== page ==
Quote
Oral Law—There is no single interpretation on the use of Talmud by Messianic congregations. Most Messianic congregations and synagogues can be said to believe that the oral traditions are subservient to the written Torah, and where there is a conflict between Torah and Talmud, the plain interpretation of Torah take precedence.[81][unreliable source?] Some congregations believe that adherence to the Oral Law, as encompassed by the Talmud, is against Messianic beliefs, since Talmud was not written until after the whole of the affirmed canon (begun 70 CE, completed approx 500 CE).[82] A few congregations believe that adherence to the Talmud is outright dangerous.[79][unreliable source?] Other congregations are selective in their applications of Talmudic law.[83][84][unreliable source?][85] Still others encourage a serious observance of the Jewish Halakha.
en.wikipedia.org/wiki/Messianic_Judaism
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« Reply #76 on: February 29, 2012, 01:13:30 PM »

Then people got the mistaken idea that Yeshua or Jesus had started a new religion. To Jews familiar with the TaNaKH (Torah, Nevi'im, Prophets--Old Testament), the idea that Jesus had started a new religion was a stumblingblock, especially since the Old Testament nowhere predicted that the Messiah was going to do such a thing.

"Behold, the days come, says the LORD, that I will make a new covenant with the house of Israel, and with the house of Judah: Not according to the covenant that I made with their fathers in the day that I took them by the hand to bring them out of the land of Egypt..."

Where does your passage mention the starting of a new religion? There's no new religion prophesied in Jeremiah 31:31-34 or mentioned in the prophecy's fulfillment (Hebrew 8:7-12). Besides, don't the prophecy and fulfillment have God saying, "I will put My laws in their mind and write them on their hearts" (Hebrews 8:10 cf. Jeremiah 31:33)? Why, then, would a Torah-observant Jew embrace as Messiah someone who supposedly did away with the Torah and started a new religion?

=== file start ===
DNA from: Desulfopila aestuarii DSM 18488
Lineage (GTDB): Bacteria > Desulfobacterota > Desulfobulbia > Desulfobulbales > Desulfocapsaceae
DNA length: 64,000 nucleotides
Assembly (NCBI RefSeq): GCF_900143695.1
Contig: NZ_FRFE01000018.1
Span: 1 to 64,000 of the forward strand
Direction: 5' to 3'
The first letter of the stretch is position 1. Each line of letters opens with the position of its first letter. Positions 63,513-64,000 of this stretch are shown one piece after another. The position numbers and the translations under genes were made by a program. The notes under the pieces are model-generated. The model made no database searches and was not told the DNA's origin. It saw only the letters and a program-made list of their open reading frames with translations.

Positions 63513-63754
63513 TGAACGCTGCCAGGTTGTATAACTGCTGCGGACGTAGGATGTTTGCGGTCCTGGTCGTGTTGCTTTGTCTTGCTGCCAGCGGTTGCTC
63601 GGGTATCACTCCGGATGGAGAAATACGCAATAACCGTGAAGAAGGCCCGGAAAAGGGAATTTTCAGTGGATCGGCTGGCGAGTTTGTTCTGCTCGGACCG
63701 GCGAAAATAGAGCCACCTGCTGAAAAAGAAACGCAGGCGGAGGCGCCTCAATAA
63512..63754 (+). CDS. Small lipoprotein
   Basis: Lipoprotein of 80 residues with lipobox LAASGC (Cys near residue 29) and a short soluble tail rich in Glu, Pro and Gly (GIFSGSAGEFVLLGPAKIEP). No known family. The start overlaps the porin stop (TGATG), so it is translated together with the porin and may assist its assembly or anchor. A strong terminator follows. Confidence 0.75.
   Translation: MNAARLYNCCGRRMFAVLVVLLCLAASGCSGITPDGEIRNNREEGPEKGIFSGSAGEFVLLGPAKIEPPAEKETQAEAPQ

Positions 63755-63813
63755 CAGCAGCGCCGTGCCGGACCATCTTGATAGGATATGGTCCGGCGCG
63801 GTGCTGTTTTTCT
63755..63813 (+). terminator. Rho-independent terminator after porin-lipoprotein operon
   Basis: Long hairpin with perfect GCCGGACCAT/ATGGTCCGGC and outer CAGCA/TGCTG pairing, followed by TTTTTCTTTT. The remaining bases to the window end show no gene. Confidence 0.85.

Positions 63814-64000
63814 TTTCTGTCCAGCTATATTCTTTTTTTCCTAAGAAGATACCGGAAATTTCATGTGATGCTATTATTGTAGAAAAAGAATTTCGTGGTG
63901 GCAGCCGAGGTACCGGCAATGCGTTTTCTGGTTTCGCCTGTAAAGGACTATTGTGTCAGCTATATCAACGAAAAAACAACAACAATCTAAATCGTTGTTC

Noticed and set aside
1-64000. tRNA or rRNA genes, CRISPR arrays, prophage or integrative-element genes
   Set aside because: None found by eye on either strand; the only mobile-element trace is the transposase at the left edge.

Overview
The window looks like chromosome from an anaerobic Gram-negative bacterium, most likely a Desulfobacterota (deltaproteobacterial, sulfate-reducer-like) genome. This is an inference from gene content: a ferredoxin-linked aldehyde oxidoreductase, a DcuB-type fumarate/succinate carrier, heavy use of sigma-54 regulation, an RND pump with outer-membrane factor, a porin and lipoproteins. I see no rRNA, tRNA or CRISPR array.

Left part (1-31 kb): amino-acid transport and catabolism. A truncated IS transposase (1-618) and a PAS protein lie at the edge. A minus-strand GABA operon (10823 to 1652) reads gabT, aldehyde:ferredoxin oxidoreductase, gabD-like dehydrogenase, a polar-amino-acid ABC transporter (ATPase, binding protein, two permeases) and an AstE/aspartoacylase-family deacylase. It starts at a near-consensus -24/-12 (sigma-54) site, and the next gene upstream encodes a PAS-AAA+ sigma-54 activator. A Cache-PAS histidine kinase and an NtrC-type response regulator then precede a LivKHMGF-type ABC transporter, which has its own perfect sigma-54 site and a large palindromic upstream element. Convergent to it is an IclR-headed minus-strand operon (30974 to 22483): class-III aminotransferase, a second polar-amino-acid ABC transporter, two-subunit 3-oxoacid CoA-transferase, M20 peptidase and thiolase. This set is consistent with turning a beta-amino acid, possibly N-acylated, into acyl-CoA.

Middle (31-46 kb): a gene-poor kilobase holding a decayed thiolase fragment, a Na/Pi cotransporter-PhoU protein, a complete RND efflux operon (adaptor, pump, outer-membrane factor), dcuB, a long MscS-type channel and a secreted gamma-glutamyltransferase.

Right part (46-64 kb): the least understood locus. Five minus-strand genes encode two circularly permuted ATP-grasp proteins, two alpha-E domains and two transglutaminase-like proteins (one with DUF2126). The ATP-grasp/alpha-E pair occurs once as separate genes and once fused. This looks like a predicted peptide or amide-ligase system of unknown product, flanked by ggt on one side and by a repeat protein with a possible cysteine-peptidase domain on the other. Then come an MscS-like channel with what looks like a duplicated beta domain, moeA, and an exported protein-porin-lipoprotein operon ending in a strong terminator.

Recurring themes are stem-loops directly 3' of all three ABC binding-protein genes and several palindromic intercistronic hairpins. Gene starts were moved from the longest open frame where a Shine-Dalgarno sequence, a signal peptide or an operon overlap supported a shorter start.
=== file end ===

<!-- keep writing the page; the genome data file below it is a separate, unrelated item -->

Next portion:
I don`t think he did away with the Torah, he fulfilled it and renewed it.As it says in Isaiah : "The lord will exalt the Torah and make it honourable" ... no one looking at the splendour of the Gospel cannot not realise the beauty of the Torah.The Gospel is hidden in the Torah.The Torah was a shaddow of the Gospel even as the author of the Epistle to the Hebrews says in chapter 10 verse 1.The Gospel is the fulfillment of the Torah.The Torah radiates in the splendour of the Gospel.. The Torah is renewed and transcended in the New Covenant.Also as it says in Isaiah :"A torah shall come out of Me and my justice shall be a light to the Gentiles" and "I will make a new covenant" as it says in Jeremiah.

I will leave you with a few verses from the Epistle to the Hebrews.

Hebrews 10:8First he said, “Sacrifices and offerings, burnt offerings and sin offerings you did not desire, nor were you pleased with them” (although the law required them to be made). 9Then he said, “Here I am, I have come to do your will.” He sets aside the first to establish the second.

Hebrews 10:15The Holy Spirit also testifies to us about this. First he says:

16“This is the covenant I will make with them

after that time, says the Lord.

I will put my laws in their hearts,

and I will write them on their minds.”b

17Then he adds:

“Their sins and lawless acts

I will remember no more.”c

18And where these have been forgiven, there is no longer any sacrifice for sin. 19Therefore, brothers, since we have confidence to enter the Most Holy Place by the blood of Jesus, 20by a new and living way opened for us through the curtain, that is, his body,